Since we moved to the cloud, we’ve been able to change our pedagogy and the way we deliver teaching and learning. We’re running a programme to provide all KS2 children with a Chromebook to use in school and to take home. This has enabled us to move from a passive approach where teachers talk and children do an activity, to having a lot more strategies that enhance the teaching and learning. Pupil engagement has rocketed as a result. 

We’re also really proud that one of our schools has become a Google for Education Reference School which means they regularly host visitors from around the world to look at the impact that technology is having on pupil experiences and outcomes.  

 

Supporting remote learning

During these unusual times, we’ve used technology to maintain a sense of normality as much as possible. One of the ways we’ve supported teaching and learning has been through setting up a simple Google website for schools to upload activities. The vision was to provide fun opportunities for children and help families support their children with their education from home. The site is massively helping not just our children, but children across the world, with around 15,000 visitors every day! 

We’ve also set up Google Hangouts for our classes, as well as sessions for our “Digital Leader” pupils with speakers from Google and Adobe sharing words of wisdom and ideas for how they can develop their computing knowledge. We’re also holding virtual discos with staff acting as DJs which we’re streaming live.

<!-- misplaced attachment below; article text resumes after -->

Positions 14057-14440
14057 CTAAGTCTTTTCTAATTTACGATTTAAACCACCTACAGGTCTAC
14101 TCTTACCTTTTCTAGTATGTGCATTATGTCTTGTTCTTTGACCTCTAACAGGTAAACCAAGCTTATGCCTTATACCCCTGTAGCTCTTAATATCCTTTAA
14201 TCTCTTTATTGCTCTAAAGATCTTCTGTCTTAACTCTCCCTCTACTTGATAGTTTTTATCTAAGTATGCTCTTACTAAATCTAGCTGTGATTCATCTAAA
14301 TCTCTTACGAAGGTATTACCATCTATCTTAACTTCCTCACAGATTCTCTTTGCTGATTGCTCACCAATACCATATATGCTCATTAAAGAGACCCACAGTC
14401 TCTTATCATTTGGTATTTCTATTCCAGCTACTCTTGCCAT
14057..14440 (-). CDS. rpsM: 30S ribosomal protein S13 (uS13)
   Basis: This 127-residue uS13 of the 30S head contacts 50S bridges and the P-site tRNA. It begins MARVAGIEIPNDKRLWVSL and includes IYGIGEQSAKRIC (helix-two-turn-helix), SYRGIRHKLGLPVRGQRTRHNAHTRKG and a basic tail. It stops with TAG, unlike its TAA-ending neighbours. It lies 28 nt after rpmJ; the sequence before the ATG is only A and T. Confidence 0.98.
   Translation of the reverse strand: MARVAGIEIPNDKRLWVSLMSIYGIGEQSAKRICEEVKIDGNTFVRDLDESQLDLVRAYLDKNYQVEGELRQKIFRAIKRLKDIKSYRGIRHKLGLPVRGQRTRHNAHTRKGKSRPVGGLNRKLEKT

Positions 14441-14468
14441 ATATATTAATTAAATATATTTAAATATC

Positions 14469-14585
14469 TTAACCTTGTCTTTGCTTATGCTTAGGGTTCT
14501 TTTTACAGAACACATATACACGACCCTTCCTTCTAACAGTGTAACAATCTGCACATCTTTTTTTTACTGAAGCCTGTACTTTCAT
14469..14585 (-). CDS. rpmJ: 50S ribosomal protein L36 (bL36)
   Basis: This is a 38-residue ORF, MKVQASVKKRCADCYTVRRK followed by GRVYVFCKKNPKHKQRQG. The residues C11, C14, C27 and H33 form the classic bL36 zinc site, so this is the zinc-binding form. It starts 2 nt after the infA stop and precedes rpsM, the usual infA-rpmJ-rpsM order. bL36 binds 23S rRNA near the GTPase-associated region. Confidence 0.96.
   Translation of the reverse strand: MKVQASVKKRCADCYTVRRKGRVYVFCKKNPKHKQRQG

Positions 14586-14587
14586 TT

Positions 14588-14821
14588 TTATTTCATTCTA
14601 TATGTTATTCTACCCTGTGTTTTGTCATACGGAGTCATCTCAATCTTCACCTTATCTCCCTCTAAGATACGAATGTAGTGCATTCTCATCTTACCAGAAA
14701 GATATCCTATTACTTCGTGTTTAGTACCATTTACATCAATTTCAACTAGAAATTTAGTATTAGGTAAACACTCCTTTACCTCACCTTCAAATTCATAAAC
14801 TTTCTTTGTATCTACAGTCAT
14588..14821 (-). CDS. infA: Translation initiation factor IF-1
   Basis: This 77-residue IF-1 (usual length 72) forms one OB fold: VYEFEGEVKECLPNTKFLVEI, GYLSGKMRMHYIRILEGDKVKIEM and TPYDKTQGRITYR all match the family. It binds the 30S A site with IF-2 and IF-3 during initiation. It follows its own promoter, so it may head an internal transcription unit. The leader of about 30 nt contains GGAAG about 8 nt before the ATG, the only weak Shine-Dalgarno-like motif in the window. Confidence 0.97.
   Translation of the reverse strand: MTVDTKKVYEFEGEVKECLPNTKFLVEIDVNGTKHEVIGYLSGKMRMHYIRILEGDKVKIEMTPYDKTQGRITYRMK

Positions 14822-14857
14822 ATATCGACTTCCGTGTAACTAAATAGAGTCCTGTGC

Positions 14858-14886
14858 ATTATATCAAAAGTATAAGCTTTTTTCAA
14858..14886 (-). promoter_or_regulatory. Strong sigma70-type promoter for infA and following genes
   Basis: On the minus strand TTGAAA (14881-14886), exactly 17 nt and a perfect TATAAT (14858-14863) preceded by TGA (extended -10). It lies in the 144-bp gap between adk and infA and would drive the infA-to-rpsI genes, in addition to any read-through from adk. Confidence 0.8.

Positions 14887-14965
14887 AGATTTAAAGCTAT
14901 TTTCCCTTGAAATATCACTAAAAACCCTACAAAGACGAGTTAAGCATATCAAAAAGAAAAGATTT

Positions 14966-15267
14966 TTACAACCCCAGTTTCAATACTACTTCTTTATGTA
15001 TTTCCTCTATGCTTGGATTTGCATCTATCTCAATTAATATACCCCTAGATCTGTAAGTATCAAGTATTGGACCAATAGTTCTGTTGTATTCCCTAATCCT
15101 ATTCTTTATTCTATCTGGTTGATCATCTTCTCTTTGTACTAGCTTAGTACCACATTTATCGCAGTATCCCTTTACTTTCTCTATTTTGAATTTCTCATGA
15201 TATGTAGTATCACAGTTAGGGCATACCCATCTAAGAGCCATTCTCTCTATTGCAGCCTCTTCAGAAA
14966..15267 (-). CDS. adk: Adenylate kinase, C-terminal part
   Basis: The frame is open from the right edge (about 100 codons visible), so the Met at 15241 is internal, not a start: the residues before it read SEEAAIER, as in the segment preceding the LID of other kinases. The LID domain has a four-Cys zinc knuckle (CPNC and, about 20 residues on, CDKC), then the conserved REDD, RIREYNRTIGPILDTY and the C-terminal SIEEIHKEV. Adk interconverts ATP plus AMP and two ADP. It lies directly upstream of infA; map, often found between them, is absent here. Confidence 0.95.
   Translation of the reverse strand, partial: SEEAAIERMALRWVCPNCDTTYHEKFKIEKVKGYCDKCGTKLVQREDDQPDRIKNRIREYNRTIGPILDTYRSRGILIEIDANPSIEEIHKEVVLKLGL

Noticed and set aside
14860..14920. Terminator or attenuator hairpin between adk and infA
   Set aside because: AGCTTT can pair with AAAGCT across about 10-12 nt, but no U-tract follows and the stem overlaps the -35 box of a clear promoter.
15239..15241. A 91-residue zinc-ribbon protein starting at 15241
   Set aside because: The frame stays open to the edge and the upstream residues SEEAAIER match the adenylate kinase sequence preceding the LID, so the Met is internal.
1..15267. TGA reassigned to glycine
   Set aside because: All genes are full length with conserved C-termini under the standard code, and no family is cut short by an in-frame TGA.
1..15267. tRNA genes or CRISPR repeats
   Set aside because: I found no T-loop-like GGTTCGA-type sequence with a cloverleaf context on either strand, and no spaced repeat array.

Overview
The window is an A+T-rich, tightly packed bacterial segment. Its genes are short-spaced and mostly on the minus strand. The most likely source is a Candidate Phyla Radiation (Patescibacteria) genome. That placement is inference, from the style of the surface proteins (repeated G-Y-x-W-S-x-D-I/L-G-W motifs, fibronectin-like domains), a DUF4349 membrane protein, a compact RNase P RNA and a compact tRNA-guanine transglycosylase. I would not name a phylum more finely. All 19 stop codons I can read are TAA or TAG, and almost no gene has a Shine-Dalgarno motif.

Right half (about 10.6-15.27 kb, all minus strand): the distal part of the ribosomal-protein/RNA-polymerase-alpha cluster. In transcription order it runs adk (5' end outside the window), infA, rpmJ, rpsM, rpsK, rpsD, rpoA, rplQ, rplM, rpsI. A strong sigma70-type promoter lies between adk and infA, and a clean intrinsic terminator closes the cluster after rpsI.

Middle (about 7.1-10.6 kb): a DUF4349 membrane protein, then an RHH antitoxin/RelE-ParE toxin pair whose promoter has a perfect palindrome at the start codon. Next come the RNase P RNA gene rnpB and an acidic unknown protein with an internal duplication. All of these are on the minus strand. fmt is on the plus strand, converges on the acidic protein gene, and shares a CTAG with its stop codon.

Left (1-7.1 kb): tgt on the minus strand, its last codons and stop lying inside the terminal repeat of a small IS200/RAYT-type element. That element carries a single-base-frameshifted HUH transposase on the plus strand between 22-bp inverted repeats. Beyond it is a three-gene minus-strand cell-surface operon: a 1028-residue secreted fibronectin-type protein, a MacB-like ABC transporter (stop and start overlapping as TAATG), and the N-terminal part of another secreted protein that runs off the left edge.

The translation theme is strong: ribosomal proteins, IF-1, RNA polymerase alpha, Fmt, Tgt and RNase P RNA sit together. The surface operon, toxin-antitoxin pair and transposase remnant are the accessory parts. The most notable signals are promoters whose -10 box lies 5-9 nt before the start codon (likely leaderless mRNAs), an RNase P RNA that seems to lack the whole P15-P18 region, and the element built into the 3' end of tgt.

Moving to Arbor during Covid-19

We moved to Arbor on 16th March – midway through the start of the Covid-19 crisis – but the timing worked out perfectly. Moving to a cloud-based MIS meant that our Office Staff could do all of their admin work at home. From the operations side we have been able to continue business as usual since the crisis hit, since all of our payments and orders could continue, and we could set up staff to work from home easily.

Moving to the cloud has changed how we work for the better and put us in a really strong position, especially for the demands of distance learning. From one computer we can access all areas across the trust, such as the MIS, our data stores and our finance systems. As soon as we decided to close our schools, we created a form to find out from pupils and staff whether they had access to a device or the Internet at home. We then made sure that every pupil and member of staff went home with a web-based device. 

 

Look out for more webinars with MAT leaders in our series “Adapting to Change”.  You can also check out our Summer schedule of webinars all about how to manage your school or MAT flexibly with a cloud-based MIS. With sessions specific to primaries, secondaries and MATs, and managing assessments, meals and payments, and more, find the session that’s right for you and book here. See you online soon!